“Give us your processes and we will put them into our system,” says Da Silva. “We don’t disrupt what is already working, we augment and improve with a proven process that keeps what is working and jettisons what isn’t in favour of improved efficiencies.”
A major point of worry for decision-makers when it comes to adopting construction tech is the amount of resistance they will encounter from subcontractors and employees. It’s a justifiable concern: the construction industry is especially resistant to change, preferring stacks of paper to an online database long after other industries have made the transition.
“We completely understand,” says Da Silva. “We’ve been there before and we’ve helped many companies through this resistance. The way that we manage our engagement is to deploy people that understand the construction process and can really help clients break through the resistance. We design the process together with the client, train their teams, track implementation and report on results.”
Because any sort of tech solution is useless without good data, it’s important to get employees and subcontractors on board willingly. This can be a bit of a delicate matter given the volatility and politics of the construction industry.
Software providers can also help with push-back from subcontractors the way external consultants are useful to companies implementing unpopular changes. Resistors hearing “no, actually, you have to input the data like this; this is the process that our client has specified,” from a third party generally find it more difficult to avoid adopting the new tech.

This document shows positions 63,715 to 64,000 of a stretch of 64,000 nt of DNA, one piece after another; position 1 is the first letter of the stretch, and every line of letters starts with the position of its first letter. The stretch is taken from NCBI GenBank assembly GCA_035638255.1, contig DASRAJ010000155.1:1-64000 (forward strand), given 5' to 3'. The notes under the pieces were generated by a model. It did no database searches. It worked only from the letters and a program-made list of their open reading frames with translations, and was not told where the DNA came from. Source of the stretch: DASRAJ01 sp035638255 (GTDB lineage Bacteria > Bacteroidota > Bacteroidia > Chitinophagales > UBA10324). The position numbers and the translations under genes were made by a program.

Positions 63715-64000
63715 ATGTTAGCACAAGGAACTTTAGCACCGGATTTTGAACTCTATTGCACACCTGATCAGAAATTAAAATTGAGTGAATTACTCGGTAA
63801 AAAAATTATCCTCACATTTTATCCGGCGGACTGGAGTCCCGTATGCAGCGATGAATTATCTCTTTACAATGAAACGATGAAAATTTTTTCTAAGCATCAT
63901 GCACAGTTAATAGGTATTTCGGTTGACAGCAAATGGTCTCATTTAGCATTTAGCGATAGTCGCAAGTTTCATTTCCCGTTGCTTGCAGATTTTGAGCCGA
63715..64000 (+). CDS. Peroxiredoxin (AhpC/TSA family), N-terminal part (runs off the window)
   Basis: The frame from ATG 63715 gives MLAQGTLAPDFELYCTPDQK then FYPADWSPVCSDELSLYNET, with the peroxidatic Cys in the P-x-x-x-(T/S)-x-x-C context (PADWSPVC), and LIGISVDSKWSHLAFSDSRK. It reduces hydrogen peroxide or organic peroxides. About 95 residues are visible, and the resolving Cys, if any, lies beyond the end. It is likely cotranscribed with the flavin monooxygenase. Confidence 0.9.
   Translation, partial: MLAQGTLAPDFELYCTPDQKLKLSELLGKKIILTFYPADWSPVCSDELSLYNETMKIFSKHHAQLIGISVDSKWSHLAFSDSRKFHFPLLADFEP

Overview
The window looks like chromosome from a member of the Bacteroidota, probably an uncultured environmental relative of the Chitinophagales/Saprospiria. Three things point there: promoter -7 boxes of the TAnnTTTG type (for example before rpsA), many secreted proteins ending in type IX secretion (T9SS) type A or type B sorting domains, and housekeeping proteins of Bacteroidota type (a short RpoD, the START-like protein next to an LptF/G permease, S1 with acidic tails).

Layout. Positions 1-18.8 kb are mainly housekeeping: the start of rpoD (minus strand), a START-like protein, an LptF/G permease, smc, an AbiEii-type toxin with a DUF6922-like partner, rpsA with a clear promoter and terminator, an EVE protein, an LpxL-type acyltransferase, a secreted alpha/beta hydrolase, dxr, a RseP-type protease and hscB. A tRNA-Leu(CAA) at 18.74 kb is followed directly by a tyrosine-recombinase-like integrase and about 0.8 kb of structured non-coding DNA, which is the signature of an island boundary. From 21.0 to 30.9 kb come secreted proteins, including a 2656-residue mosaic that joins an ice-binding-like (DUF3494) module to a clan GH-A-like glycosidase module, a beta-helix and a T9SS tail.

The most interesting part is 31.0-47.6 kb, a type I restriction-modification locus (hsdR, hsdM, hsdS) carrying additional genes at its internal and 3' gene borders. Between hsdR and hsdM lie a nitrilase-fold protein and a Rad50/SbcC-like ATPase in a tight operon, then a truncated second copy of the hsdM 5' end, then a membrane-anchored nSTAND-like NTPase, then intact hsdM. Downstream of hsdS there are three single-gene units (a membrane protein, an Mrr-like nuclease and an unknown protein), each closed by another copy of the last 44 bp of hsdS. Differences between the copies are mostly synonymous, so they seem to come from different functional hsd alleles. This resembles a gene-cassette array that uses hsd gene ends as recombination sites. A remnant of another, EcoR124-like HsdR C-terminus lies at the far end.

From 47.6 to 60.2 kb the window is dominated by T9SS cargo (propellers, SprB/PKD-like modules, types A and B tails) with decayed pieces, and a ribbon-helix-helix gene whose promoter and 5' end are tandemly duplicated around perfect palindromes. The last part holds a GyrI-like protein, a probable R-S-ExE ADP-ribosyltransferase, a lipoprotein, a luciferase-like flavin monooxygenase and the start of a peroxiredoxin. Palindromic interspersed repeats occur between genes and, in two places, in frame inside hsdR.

Sometimes time is all that’s necessary. It won’t be long before current concerns, such as who is responsible for the extra data or storage costs when workers use their private devices to input data, will be a non-issue. As construction tech is more broadly adopted and smartphones become standard kit, hold-outs will have to choose between participating fully in the data collection or finding another job.
Adopting construction technology is a complex process, but it’s not impossible and it doesn’t have to be done alone. Like most change, the idea of it is significantly worse than the reality. Once companies make a successful transition in one part of their business, the most common next step is to move another part over.
“Once clients experience a successful transition,” says Da Silva, “for example moving from paper or Excel-based systems to digital cloud-based one in one area of a project, they begin to see the savings and benefits involved and trust the process. It is at this point we see an exponential uptake of our solution in other areas as our customers begin to adopt digital through our platforms to other areas of their projects and their business.”
The important thing is not to get left behind. In every construction bid, there’s a section for innovation that needs to explain how the company is different to its competitors. Being able to state confidently that your company can complete the work faster, better and cheaper than competitors thanks to your newly implemented digital workflow isn’t a bad way to answer.